Geri Bain looks at the growing travel insurance market and assesses the benefits to both clients and agents
More than 152 million Americans bought travel insurance in 2014, spending more than $2.2bn — up 17.5% from 2012, according to the US Travel Insurance Association (UStiA). Trip cancellation/interruption benefits account for more than 85% of the sales; travel and medical evacuation for about 7%.
“Travel insurance is a good source of revenue, but that’s not why agents should sell it,” says Adamarie King of Connoisseur’s Travel. “You have a huge responsibility (to protect your clients) and travel insurance has to be part of your normal process at the beginning of a booking.”
One in six Americans’ travel plans have been impacted by medical conditions and other issues, reports the UStiA. But it’s not only their health that can force clients to cancel or interrupt trips. “There can be emergencies involving children or elderly parents,” says King.
Offering travel insurance isn’t just a service to the client, says Eben Peck, ASTA’s senior vice president of government and industry affairs. “Consumers have sued their travel agent for not offering insurance. Most travel industry attorneys recommend that travel agents sell insurance or obtain a signed waiver with every travel sale, as does ASTA.”
ASTA.org provides members with a sample insurance waiver form and Peck notes that agents can buy insurance for themselves to protect their commission should their customer cancel. However, it’s important that travel insurance isn’t confused with Cancel for Any Reason and other waivers, warns Richard Aquino, vice president of sales, Allianz Global Assistance.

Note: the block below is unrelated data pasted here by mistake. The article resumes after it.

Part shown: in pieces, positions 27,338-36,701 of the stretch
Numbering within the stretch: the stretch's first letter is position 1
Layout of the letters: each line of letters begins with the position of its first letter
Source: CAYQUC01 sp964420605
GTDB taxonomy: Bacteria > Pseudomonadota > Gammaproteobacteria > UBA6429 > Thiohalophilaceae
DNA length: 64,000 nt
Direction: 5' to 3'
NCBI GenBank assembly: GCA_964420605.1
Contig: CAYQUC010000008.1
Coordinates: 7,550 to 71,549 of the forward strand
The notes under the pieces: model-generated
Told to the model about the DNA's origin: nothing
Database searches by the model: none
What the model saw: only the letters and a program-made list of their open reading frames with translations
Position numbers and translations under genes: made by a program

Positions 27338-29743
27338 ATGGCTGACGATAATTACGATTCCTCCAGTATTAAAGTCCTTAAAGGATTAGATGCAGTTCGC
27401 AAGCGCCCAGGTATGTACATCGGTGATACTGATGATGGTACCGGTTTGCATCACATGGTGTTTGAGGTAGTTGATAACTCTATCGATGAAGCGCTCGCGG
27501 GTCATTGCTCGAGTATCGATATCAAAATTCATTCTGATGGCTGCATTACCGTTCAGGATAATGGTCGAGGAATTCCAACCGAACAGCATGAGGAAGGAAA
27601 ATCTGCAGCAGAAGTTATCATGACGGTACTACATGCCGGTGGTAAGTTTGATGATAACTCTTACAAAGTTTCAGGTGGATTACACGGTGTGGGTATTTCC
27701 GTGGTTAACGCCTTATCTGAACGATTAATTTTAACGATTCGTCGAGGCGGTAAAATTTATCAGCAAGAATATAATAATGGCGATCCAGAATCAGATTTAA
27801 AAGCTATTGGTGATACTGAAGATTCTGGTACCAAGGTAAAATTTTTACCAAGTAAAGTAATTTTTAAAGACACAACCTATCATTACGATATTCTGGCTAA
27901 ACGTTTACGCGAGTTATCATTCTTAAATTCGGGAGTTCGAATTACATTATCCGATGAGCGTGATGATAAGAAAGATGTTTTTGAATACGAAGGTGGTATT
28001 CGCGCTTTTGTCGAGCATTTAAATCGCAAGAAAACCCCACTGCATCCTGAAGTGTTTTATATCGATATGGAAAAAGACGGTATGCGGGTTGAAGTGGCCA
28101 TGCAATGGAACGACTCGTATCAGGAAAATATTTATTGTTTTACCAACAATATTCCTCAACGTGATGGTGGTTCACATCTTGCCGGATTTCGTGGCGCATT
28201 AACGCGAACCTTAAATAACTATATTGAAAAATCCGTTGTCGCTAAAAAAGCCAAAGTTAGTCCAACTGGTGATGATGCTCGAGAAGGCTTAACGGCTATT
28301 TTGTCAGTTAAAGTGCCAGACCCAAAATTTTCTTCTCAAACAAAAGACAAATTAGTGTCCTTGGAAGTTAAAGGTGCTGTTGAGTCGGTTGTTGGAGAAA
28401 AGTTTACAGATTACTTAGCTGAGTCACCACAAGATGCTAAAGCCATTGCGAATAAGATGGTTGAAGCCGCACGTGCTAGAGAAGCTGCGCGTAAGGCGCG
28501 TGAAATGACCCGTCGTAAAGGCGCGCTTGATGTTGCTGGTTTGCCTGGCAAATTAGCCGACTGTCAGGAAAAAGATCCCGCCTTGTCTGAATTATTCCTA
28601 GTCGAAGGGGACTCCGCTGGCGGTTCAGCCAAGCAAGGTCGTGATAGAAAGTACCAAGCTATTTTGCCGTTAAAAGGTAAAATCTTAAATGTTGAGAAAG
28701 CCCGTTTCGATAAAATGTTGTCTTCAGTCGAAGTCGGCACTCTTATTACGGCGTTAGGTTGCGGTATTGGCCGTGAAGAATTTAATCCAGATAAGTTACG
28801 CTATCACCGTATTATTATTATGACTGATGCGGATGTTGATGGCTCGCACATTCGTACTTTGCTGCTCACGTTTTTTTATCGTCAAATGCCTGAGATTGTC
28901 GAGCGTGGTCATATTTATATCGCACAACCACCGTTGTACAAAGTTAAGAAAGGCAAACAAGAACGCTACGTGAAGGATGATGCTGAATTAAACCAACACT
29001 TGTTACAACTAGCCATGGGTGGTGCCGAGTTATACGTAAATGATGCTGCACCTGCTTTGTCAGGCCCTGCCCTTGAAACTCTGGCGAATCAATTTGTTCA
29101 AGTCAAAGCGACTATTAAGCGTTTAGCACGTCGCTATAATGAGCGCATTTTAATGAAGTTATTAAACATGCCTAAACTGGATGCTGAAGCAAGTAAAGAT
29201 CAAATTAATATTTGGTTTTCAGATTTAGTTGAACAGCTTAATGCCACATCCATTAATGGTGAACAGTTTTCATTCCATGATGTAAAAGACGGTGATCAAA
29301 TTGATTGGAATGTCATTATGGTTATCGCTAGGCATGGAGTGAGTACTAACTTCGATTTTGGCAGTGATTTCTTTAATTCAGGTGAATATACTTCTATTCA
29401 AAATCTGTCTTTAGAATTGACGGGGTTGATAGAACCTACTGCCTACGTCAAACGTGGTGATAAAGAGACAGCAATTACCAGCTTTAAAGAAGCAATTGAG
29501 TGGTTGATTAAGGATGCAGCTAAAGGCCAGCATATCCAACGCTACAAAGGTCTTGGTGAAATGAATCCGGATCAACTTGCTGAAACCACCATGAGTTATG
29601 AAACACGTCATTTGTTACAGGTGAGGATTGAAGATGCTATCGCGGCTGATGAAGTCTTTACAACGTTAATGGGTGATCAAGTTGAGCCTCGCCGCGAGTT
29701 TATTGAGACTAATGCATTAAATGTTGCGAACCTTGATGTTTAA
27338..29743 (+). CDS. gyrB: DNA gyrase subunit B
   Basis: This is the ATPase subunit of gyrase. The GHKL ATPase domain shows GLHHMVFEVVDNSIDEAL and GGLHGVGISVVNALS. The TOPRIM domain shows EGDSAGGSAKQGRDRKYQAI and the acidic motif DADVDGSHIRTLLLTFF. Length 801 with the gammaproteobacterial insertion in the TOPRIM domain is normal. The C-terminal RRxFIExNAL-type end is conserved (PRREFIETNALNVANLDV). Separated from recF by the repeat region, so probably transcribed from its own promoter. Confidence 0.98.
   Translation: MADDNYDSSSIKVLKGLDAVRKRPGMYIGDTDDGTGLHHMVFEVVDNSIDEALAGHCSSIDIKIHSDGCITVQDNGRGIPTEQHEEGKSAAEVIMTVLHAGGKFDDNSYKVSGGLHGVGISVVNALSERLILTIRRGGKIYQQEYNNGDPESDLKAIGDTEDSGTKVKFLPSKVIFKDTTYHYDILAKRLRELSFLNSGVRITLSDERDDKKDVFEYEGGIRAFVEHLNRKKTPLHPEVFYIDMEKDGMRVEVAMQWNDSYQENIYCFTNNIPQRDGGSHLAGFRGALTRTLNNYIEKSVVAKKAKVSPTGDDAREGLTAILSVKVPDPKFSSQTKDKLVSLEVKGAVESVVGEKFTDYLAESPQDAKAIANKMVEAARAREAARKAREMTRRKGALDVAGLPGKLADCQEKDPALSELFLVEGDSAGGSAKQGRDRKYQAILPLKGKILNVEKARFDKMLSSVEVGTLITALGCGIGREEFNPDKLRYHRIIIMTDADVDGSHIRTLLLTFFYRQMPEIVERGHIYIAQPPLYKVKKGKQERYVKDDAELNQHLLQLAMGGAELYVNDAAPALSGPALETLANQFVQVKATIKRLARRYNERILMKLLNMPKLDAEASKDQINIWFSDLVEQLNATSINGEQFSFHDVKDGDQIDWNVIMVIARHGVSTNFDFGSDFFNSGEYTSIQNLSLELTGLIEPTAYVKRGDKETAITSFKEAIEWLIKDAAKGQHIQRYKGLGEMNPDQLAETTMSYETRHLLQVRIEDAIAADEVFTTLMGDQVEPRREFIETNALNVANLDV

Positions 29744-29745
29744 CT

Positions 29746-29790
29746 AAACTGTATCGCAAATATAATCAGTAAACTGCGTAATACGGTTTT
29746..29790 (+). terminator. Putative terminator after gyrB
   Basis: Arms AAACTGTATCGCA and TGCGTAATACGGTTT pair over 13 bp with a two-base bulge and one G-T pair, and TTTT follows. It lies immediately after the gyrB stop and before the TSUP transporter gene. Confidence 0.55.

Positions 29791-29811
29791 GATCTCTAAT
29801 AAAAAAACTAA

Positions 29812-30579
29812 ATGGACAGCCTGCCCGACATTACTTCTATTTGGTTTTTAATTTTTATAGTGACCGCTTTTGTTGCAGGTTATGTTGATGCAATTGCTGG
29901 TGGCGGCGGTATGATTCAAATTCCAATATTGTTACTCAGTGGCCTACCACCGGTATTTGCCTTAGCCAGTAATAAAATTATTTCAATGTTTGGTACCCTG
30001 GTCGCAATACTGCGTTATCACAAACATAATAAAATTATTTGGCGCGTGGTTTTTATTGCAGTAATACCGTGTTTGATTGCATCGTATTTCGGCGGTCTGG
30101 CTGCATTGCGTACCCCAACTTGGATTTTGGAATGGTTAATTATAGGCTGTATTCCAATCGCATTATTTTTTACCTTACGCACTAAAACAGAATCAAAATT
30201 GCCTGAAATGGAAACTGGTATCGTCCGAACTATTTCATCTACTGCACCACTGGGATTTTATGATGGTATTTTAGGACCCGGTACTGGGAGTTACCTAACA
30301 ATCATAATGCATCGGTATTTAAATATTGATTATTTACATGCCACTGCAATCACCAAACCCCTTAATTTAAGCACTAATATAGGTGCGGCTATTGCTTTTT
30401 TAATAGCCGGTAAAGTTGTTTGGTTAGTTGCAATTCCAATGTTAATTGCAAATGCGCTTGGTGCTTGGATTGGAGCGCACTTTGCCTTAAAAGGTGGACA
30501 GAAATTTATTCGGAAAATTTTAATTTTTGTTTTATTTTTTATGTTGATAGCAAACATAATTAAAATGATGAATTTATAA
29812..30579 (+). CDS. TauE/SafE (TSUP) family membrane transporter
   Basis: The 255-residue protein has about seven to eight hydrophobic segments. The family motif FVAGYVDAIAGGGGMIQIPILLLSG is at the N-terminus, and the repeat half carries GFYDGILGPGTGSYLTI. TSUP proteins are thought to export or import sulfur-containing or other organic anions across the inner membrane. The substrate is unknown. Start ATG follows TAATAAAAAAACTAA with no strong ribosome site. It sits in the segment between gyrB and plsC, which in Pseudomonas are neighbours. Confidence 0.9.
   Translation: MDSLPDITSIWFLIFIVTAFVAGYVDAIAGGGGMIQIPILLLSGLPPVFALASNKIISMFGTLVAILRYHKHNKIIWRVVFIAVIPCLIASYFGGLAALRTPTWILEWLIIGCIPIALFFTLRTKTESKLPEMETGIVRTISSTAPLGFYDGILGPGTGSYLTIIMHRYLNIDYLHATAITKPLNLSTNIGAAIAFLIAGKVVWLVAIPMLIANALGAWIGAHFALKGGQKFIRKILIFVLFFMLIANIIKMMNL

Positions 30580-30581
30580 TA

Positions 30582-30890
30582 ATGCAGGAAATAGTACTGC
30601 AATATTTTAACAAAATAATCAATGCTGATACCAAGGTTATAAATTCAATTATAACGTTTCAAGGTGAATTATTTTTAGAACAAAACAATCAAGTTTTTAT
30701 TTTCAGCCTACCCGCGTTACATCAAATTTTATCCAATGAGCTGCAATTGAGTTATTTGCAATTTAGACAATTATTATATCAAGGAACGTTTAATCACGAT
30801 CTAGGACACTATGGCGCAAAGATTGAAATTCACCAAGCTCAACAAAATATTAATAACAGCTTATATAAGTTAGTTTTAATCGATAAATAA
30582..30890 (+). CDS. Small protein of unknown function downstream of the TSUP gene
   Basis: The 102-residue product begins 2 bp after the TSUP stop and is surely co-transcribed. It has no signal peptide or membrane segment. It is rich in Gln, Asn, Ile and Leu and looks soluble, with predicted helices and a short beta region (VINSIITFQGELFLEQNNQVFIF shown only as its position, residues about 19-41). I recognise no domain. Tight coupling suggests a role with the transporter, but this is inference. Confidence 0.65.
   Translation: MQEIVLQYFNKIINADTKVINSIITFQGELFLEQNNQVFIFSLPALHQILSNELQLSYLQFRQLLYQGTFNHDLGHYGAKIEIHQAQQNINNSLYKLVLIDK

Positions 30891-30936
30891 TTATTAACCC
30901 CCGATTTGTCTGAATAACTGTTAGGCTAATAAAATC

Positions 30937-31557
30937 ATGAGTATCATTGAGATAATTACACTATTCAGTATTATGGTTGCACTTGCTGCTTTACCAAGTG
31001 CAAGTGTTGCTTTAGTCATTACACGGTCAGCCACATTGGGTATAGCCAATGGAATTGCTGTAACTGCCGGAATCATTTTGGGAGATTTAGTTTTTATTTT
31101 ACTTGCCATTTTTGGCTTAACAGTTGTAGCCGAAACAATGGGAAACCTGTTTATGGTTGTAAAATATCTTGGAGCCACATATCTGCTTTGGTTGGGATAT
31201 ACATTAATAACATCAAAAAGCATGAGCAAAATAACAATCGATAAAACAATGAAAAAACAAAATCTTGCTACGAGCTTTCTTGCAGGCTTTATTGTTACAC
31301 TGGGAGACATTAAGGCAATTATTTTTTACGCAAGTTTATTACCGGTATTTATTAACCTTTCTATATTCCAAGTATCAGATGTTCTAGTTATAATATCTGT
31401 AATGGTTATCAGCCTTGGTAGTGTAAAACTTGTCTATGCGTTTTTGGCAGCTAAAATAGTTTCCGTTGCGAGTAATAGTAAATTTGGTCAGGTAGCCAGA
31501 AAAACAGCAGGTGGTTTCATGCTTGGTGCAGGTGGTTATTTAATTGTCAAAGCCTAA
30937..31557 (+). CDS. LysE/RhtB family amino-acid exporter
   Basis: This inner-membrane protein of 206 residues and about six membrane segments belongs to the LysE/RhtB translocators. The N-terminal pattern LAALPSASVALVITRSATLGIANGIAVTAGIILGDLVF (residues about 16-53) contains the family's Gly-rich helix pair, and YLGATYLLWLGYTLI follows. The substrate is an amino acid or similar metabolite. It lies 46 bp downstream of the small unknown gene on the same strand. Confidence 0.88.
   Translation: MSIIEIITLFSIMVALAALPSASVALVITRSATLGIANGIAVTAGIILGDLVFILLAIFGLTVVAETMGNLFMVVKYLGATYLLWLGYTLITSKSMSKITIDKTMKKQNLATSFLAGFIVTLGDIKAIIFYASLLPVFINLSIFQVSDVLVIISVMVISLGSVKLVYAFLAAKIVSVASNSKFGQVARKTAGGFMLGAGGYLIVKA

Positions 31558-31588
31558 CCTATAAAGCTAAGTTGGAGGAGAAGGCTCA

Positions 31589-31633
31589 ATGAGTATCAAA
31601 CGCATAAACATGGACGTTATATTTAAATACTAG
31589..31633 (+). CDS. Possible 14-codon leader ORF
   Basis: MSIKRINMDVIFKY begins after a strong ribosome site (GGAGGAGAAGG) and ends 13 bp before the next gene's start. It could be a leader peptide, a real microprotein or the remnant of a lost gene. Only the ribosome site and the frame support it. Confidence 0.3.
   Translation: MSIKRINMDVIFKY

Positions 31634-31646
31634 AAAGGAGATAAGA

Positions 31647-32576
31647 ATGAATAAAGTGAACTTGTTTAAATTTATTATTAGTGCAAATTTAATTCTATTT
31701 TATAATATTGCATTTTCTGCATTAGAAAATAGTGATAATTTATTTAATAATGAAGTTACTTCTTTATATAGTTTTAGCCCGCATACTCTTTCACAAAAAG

“These waivers are quite limited for post-departure coverage. But travel insurance can protect customers from losses resulting from supplier defaults, canceled trips, lost baggage, and medical emergencies. And with the trend towards more far-flung, less-developed locales, travel insurance is even more important,” he says.
Because insurance products can be very complicated, experts advise travel agents to refer clients directly to their insurance provider with any coverage questions they may have.
Until a few years ago, each state regulated travel insurance differently. Some treated travel agents as professional insurance agents, requiring fingerprinting and licensing. The red tape, licensing costs ($5,000 for a typical agency with clients in four states), uncertainty and risk of fines were driving some travel agents to forgo offering insurance to their clients — “that’s harmful for both agents and clients,” says Peck.
That’s why ASTA has been working with the UStiA to lobby states to allow travel agencies to be registered under the travel insurance provider’s license, says Peck. To date, 42 states plus the District of Columbia have adopted the new standard.
Nevertheless, until all states come on board, agents should consult with their travel insurance provider and/or attorney for guidance on their specific obligations.